The Chora Gate

by Stephen Case

The ship was beautiful. I forced myself to admit that, at least. It was important to be honest. It was beautiful, and it was being defaced.

Crews were dismantling the mosaic tiles of the outer hull. As I watched, pieces floated away like flecks of diamond drifting off a stone. The hull plates beneath were still sound, of course, and the ship remained unshakable in its station at the Jovian Lagrange, but its jeweled skin was being shed piece by piece, under the direction of our engineers.

The Chora Gate was never intended to be a work of art though, much less a theological statement. A work of engineering and craftsmanship, perhaps. The apex of military technology, a veritable fortress in space. But not art, and certainly not theology. It was a warship. It could serve as defense picket against the Horde just as well and perhaps better without external ornamentation.

The Emperor believed so, anyway.

An aide from the Gate coughed at my shoulder. “It is,” he continued in the wheedling voice I had allowed myself for a few moments to ignore, “of course a minor complication. An embarrassing irregularity. It will be rectified immediately.”

I assumed he was talking about the exterior mosaic. “What?”

“The implementation of the Edict.”

I closed my eyes. It appeared I would be more than simply functioning as the Emperor’s emissary to confirm that his Edict was carried out at the boundaries of the Solar Sphere. I would be more than just a figurehead here at the edge of the system. I had prayed I would just be a figurehead.

“The crew protested?” I asked.

He coughed again. “There were complaints, as one would expect. The mosaic was several centuries old.” Now he was stalling. “There were some families among the crew who protested… Heritage, you understand.”

I did. The Edict had encountered surprising resistance throughout the Sphere. I understood. I was bred and trained to understand, to see both sides, to conciliate.

“It is not the exterior embellishment that poses the, ah, the difficulty,” he continued.

“Please get to the point, Sub-Adjunct.”

“The ship’s primary Ikonavahtar,” he blurted, simultaneously blinking and gulping in a way that made him look even more frog-like. “We have been unable to locate it.”

I sighed and rubbed the bridge of my nose. This would be delicate. Effacing images, ikons and mosaics, was one thing. At the periphery of the Solar Sphere, these things had collected over the centuries. Enforcing the ikonoclast Edict was a pain. But deleting Ikonavahtars, those ancient AI constructs built to replicate saints and fathers of the faith, was a different matter.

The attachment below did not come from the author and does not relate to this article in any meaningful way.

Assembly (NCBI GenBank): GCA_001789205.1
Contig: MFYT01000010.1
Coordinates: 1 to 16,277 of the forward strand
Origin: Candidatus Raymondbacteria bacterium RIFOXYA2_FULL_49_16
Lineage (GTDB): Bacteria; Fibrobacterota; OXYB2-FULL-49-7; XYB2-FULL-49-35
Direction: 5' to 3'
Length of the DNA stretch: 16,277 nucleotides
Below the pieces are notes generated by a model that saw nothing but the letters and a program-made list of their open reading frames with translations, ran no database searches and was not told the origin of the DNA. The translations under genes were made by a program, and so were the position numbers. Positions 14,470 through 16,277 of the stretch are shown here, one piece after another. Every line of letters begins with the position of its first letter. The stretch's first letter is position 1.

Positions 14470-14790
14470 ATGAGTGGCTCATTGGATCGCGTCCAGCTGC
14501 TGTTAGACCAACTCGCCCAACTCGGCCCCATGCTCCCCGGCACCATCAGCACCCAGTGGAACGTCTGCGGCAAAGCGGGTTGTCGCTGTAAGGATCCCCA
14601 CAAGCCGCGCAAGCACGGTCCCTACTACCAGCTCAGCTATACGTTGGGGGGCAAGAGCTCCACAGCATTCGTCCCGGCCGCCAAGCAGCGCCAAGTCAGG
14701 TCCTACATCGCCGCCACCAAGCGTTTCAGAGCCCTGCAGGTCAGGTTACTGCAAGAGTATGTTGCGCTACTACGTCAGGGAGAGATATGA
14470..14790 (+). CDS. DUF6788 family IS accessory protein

I thought for a moment. The best immediate response was to bring leverage to bear, to make it clear to the commandants of the Gate exactly what was at stake if the Edict was not fully carried out.

“There have been no other ships, correct?” I asked.

The sub-adjunct nodded eagerly.

“We are the first re-supply from Earth for…” I paused. “Five years?”

Again, the nod.

The Ikonavahtars had been deleted throughout the Sphere at the Emperor’s orders, but a coronal mass ejection had bathed this particular patch of Jupiter’s orbit in static at an inopportune moment. There had been a fear, slight but not negligible, that the Chora Gate’s primary Ikonavahtar had survived.

I closed my eyes again. How I had hoped that this would be a purely symbolic mission.

“And how long,” I asked, “has it been since the last of the sanctified elements were consumed?”

He inclined his head miserably. “We used up the last of the holy gifts over a year ago, Conciliator.”

Everyone aboard the Chora Gate knew the bays of the ribbon-ship in which I had arrived from the Inner Sphere were full of wine from the vines of Earth and bread baked on Luna with strands of pure Earth yeast. The elements had been blessed beneath the dome of the Great Church itself, with the holy Earth from whence they came a blue-and-white eye staring down through its immense glass dome.

And there was the water. Out here they used the trawled comet-ice they gathered for drinking, bathing, and living, but I carried the water of Earth—a scarce thousand liters—in my central hold. The water for baptism and the water added to the cup of communion during the Eucharist.

“None of it will be unloaded to the Chora Gate until this matter is cleared up,” I told the sub-adjunct.

He nodded in dismay.

I watched the grey hull of the warship, free now of the last trace of mosaic, shine dully in the light of the distant sun and sighed.